• Is it necessary for you to use your direct payments in a different way to keep yourself safe and out of hospital?
  • Do you need to make the decision to use your direct payment in a different way immediately, or can you wait to hear back from your local authority or NHS?

If you decide to use your direct payments differently, you should keep a record of why you used them in this way and how you spent them. You should also keep any receipts or evidence of expenditure.

You may be asked to justify why you spent your direct payments differently during or after the emergency period.

If you usually use your direct payment to pay a personal assistant, there may be employment and tax law implications of changing how you use the direct payment. 

The Low Incomes Tax Reform Group has produced a Disability Tax Guide, which has helpful information about this.

If you are unable to meet your needs using your direct payments and you have no alternative arrangements, you should contact your local authority or the NHS who will have policies in place to respond to these types of emergencies.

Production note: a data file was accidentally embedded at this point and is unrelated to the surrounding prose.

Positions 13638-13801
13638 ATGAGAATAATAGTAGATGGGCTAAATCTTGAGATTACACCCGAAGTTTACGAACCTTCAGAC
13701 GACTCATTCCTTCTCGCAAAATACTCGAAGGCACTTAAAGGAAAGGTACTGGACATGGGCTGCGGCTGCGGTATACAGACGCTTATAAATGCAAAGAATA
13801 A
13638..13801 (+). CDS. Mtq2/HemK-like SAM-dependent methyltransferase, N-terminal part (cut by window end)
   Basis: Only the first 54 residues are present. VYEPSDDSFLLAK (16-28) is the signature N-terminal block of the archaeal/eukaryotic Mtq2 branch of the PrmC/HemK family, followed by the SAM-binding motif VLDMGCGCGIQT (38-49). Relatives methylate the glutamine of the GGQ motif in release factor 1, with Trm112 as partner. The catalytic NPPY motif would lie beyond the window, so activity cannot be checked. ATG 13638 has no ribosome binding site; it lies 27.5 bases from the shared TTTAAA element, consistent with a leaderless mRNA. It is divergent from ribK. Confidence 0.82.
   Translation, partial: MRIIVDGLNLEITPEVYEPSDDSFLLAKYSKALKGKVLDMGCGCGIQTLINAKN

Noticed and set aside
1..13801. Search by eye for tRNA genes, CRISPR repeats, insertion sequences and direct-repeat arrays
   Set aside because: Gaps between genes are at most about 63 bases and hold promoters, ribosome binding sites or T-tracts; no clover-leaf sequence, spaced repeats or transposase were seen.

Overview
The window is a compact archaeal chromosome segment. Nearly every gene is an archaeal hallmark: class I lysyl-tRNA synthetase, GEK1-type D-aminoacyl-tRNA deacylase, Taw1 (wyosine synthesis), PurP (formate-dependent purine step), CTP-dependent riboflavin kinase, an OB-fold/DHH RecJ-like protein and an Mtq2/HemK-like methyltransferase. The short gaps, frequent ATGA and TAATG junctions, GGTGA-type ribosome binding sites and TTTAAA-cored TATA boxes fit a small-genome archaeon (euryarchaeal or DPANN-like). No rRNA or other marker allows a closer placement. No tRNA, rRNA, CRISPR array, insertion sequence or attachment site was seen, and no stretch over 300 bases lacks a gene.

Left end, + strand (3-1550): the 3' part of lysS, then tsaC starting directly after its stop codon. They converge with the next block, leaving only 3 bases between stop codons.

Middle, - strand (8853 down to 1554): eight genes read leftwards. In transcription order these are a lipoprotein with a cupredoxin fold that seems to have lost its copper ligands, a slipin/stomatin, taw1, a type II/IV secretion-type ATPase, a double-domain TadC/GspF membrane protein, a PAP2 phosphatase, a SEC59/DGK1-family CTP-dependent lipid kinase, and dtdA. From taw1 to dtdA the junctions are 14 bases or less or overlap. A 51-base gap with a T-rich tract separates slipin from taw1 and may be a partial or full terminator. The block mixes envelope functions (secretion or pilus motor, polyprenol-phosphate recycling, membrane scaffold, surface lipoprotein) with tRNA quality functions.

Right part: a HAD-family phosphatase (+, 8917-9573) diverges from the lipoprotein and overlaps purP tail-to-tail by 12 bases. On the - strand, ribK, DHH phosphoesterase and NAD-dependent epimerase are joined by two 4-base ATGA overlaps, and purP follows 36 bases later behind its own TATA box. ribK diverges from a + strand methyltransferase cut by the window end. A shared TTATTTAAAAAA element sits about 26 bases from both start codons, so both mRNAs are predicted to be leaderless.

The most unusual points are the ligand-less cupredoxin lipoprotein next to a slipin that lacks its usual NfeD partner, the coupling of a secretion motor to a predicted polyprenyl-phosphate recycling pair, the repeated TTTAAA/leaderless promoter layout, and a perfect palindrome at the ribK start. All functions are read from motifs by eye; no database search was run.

The UK Government and Social Care Wales have lots of information to help explain how you can use your direct payments during the emergency period.

This information applies in England:

This information applies in Wales:

See our information on direct payments to find out more about how these work outside the emergency period.

Other changes during the emergency period

There are several other areas of social care which are affected by legal changes from the Coronavirus Act 2020. These changes only apply during the emergency period.

This information explains these changes:

Most people have to pay something towards the costs of their social care. 

Your local authority decides this based on your financial circumstances. But the way this happens may be affected during the emergency period:

If you already receive support

If a local authority already provides you support, they can continue to charge you for the costs of meeting your needs during the emergency period.